“By creating an ecosystem where members acquire versatile skills, club members will be able to excel in the dynamic technological landscape. Ultimately, our vision is to inspire a new generation of fearless thinkers and creators who will shape the technological future, benefiting both students and the broader USM community,” he said.

How to Join?

Students interested in joining the GDSC can initiate the process by contacting the club lead, Yaju Shrestha, via email.

The Google Developer Club is open to all students, regardless of their academic background or experience level. It is a student-led organization, and members are encouraged to take ownership of the club and its activities. The club is committed to creating a diverse and inclusive community where everyone feels welcome and supported.

Robotics and Intelligent Machines Club


USM’s Robotics and Intelligent Machines Student Club aims to broaden the participation in technology applications around robotics and machines among the campus community.

Muhammad Sabih Ul Hussnain, who is majoring in computer science, is serving as the president of the Robotics Club. He shares that the inspiration behind starting the club was the desire to be a part of a community that focuses on programming and electronics.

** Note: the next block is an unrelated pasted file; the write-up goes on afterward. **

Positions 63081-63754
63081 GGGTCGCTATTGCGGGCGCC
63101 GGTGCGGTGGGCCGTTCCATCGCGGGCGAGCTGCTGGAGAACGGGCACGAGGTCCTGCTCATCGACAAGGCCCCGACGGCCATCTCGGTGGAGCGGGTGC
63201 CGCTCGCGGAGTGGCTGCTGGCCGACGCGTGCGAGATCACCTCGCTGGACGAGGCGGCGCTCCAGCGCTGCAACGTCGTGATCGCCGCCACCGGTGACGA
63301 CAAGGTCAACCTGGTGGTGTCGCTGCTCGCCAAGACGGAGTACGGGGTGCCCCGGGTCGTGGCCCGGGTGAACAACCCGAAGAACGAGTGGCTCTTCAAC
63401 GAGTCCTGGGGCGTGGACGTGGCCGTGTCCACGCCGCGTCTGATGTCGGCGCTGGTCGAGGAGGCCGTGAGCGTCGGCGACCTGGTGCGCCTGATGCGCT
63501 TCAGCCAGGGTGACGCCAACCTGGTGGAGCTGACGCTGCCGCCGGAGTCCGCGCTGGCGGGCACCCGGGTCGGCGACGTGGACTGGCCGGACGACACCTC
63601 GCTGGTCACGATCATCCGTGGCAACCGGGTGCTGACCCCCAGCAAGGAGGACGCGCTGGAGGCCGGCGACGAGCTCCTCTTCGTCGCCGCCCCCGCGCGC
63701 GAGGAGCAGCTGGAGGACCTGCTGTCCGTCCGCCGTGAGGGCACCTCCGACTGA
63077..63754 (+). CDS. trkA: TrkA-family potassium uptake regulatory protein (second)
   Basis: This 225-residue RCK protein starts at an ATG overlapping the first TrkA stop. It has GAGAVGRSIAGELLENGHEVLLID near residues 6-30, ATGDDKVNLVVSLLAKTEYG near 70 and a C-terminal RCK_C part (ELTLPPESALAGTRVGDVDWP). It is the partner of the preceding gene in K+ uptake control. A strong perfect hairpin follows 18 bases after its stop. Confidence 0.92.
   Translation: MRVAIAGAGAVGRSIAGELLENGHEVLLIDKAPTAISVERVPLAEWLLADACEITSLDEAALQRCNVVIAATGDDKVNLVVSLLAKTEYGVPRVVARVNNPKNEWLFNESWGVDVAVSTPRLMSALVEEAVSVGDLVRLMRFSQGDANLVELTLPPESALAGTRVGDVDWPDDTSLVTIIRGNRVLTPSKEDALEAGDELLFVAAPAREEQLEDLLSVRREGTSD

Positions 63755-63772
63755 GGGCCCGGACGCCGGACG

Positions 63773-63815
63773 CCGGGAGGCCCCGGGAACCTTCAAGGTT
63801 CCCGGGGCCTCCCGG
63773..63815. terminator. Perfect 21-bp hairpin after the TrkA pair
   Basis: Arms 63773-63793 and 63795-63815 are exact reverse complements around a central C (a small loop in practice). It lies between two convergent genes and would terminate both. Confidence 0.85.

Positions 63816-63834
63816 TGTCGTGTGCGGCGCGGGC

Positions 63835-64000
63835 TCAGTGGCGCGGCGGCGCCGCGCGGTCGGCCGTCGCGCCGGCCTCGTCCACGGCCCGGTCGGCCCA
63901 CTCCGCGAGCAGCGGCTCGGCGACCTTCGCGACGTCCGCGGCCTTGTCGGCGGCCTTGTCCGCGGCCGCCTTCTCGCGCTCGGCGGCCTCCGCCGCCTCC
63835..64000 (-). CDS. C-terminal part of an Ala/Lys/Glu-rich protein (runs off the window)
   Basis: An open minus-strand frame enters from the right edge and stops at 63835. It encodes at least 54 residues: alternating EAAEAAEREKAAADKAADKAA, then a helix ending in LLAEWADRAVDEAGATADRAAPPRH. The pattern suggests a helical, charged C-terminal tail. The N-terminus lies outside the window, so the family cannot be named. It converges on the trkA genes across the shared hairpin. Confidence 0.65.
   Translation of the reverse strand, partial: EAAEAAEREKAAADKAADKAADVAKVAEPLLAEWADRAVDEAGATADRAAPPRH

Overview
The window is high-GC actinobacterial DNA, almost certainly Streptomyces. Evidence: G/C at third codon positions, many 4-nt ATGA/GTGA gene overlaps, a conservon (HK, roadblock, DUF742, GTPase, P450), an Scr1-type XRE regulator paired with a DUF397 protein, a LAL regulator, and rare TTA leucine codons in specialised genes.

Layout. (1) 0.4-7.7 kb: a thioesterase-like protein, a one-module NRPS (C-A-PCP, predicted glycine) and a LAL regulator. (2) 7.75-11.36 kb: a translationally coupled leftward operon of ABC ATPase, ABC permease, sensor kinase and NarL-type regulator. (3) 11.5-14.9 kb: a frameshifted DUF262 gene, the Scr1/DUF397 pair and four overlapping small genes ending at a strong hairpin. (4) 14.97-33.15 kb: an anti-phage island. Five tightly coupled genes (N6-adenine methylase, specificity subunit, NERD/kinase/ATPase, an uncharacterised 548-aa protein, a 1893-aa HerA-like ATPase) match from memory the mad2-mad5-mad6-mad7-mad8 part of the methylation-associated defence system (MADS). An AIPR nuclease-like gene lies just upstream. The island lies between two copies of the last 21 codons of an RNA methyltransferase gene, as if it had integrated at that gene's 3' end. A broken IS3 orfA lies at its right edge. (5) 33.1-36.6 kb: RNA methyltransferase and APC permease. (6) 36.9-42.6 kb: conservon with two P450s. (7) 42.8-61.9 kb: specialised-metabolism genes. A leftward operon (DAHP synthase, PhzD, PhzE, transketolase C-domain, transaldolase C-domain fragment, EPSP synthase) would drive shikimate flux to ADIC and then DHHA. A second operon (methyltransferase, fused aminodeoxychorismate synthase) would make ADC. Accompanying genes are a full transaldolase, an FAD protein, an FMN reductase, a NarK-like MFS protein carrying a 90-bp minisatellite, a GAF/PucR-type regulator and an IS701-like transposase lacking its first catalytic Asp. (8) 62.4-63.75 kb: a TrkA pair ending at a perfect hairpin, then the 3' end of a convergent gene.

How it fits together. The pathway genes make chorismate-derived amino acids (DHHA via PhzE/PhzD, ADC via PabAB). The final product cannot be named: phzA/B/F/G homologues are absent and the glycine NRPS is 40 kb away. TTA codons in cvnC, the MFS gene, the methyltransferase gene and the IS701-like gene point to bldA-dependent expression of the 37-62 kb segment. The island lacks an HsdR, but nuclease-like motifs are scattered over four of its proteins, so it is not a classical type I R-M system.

“I’ve always been interested in robotics. My interest stems back to 8th grade, when I started making small projects like a quadruped robot and other stuff. When I got to USM, I realized there wasn’t a robotics club and there were a lot of students interested in joining a STEM club with a focus on programming and electronics,” he said.

Hussnain attended the club's inaugural meeting for this semester, where it became official, and he was chosen to serve as the president, with Dr. Jose Martinez Cruz serving as the club's faculty advisor.

“When students join the club, they have access to several robots for learning experiences,” said Dr. Martinez, assistant teaching professor in CSCE. “Most of the robots that the club has, are small factor forms of industrial applications, so it will be easy for students to later engage in work environments were robotics applications are part of the routine.”

In the upcoming academic year, the club will offer different activities and events, including testing of different robotic assemblies for ground and underwater applications; participating in robotic competitions as volunteers, judges, or participants; and attending lectures with experts in the robotics field to learn about its applications in the industry.

Hussnain highlights that he is looking forward to facilitating future partnerships with other groups on campus.

How to Join?

Students interested in joining the club, can initiate the process by emailing USM Robotics Team.

Students from all backgrounds and any major are welcome to join. The only requirement is to have an interest in contributing to the development of technology. Current president is Muhammad Sabih Ul Hussnain and vice president is Nathan Anderson.